July 8, 2016

CLTC BioSENSE Grantees Publish Papers on Therapy Robots and “Passthoughts”

Categories:
CLTC Research, News
Professor John Chuang
Professor John Chuang

Researchers working with BioSENSE—a CLTC-sponsored research group focused on “socio-physiological computing”—have published papers on diverse topics in recent weeks.

Addressing the emerging question of how data-collecting, in-home robots could affect humans’ privacy, Elaine Sedenberg, John Chuang, and Deirdre Mulligan published “Designing Commercial Therapeutic Robots for Privacy Preserving Systems and Ethical Research Practices within the Home,”  in the International Journal of Social Robotics. In the paper, the researchers present “new privacy paradigms and apply the Fair Information Practices (FIPs) to investigate concerns unique to the placement of therapeutic robots in private home contexts.”

The BioSense team has also published two papers in conjunction with conferences of the Institute of Electrical and Electronics Engineers (IEEE). The paper “Classifying Mental Gestures with In-Ear EEG,” by Nick Merrill, Max Curran, Jong-ka Yang, and John Chuang, investigates how electroencephalogram (EEG) signals collected from the ear could be used for “gestural” control of a brain-computer interface (BCI). “Our results indicate that in-ear BCI applications using mental gestures may be feasible,” they write. “While in-ear EEG offers potential advantages to usability over scalp-based EEG, longer-term, in vivo studies will be necessary to fully realize these benefits.”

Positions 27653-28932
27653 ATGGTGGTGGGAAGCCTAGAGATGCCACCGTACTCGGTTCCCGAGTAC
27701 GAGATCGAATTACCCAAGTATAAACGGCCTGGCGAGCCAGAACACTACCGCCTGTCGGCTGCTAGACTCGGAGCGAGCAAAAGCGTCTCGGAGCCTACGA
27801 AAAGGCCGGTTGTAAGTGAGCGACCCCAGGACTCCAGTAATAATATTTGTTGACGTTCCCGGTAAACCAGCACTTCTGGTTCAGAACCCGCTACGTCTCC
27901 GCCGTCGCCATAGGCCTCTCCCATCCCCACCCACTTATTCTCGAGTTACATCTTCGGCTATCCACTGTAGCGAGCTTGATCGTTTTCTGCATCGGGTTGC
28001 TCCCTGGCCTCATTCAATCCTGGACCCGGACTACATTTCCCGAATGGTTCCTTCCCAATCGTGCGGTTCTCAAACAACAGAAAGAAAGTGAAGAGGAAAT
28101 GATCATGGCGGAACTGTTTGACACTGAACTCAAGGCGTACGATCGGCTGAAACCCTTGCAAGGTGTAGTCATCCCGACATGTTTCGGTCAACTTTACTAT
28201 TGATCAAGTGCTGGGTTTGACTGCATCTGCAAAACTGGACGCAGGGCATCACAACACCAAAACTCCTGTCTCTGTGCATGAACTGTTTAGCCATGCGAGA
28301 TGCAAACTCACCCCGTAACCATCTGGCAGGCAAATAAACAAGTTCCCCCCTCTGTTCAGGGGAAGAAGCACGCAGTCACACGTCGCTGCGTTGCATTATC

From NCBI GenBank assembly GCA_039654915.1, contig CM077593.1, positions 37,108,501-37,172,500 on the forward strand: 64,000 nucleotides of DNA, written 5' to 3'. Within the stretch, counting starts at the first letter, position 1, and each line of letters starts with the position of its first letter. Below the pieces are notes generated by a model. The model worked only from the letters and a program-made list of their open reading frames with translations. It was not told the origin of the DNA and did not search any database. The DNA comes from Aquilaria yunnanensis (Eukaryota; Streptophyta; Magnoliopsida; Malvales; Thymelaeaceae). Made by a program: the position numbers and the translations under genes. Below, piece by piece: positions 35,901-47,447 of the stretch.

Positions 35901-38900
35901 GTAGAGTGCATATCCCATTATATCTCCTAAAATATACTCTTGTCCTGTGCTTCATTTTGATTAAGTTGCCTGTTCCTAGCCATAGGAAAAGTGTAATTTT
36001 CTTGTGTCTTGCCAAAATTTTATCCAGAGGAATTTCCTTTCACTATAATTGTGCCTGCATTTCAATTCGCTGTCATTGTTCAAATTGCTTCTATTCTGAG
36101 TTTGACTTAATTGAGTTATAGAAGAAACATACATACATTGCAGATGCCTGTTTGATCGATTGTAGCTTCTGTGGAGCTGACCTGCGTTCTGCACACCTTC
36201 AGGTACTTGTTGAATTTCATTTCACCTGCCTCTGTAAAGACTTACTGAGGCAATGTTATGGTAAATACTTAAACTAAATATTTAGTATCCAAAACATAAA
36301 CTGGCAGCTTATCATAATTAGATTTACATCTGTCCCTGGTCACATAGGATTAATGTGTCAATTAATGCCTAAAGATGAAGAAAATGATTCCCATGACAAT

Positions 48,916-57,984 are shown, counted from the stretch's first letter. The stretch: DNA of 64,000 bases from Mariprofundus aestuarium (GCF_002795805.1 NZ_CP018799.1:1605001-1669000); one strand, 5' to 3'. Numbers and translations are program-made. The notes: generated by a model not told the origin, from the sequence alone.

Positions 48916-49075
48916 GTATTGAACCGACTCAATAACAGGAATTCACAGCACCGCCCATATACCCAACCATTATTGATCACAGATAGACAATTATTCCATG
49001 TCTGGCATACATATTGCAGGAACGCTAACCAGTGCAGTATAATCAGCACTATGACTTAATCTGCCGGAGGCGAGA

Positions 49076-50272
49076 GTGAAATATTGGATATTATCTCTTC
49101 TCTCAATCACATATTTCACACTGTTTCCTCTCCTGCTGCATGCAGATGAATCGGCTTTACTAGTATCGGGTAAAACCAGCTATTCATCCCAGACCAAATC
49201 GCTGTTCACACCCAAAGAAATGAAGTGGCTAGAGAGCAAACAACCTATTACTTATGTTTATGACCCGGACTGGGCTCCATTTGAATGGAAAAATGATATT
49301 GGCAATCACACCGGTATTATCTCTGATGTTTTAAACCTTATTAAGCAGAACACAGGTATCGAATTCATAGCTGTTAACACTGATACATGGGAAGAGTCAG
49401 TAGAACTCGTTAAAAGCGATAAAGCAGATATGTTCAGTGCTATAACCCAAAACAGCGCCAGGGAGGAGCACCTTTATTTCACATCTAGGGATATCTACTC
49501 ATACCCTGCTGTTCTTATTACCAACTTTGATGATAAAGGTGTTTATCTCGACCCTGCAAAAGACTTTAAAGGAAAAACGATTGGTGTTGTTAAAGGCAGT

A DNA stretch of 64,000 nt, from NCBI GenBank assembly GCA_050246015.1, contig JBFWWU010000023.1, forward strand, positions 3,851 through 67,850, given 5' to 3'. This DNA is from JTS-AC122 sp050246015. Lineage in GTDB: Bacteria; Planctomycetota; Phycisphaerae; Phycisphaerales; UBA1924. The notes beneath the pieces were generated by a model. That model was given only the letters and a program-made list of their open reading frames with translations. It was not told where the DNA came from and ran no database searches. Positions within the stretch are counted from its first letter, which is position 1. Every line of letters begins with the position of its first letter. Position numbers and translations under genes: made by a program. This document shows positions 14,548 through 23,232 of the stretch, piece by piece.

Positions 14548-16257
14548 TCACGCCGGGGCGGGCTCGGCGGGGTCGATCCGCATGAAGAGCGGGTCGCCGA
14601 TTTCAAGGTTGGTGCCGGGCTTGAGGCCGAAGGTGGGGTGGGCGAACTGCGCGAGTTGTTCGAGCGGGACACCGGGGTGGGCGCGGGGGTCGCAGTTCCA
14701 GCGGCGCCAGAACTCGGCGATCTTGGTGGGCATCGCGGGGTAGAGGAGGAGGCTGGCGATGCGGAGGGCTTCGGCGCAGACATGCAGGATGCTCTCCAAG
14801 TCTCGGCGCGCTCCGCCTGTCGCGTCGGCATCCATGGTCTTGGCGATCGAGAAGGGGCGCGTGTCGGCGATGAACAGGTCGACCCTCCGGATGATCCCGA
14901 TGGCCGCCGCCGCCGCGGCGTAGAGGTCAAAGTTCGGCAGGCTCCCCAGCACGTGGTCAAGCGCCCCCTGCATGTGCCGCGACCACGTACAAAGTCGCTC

A related paper, “Passthoughts Authentication with Low Cost EarEEG,” by Max Curran, Jong-ka Yang, Nick Merrill, and John Chuang, set to be published for IEEE’s upcoming Engineering in Medicine and Biology Society conference, hints at how brain signals could serve the function of passwords in the future. “We conclude that earEEG shows potential as a uniquely convenient authentication method as it is integrable into devices like earbud headphones already commonly worn in the ear, and the mental gestures generating the signal are invisible to would-be eavesdroppers.”

Stay tuned to the CLTC website for updates on this and other research from our grantees.

Image Credit: Robot, Math TheRivo via Freeimages.com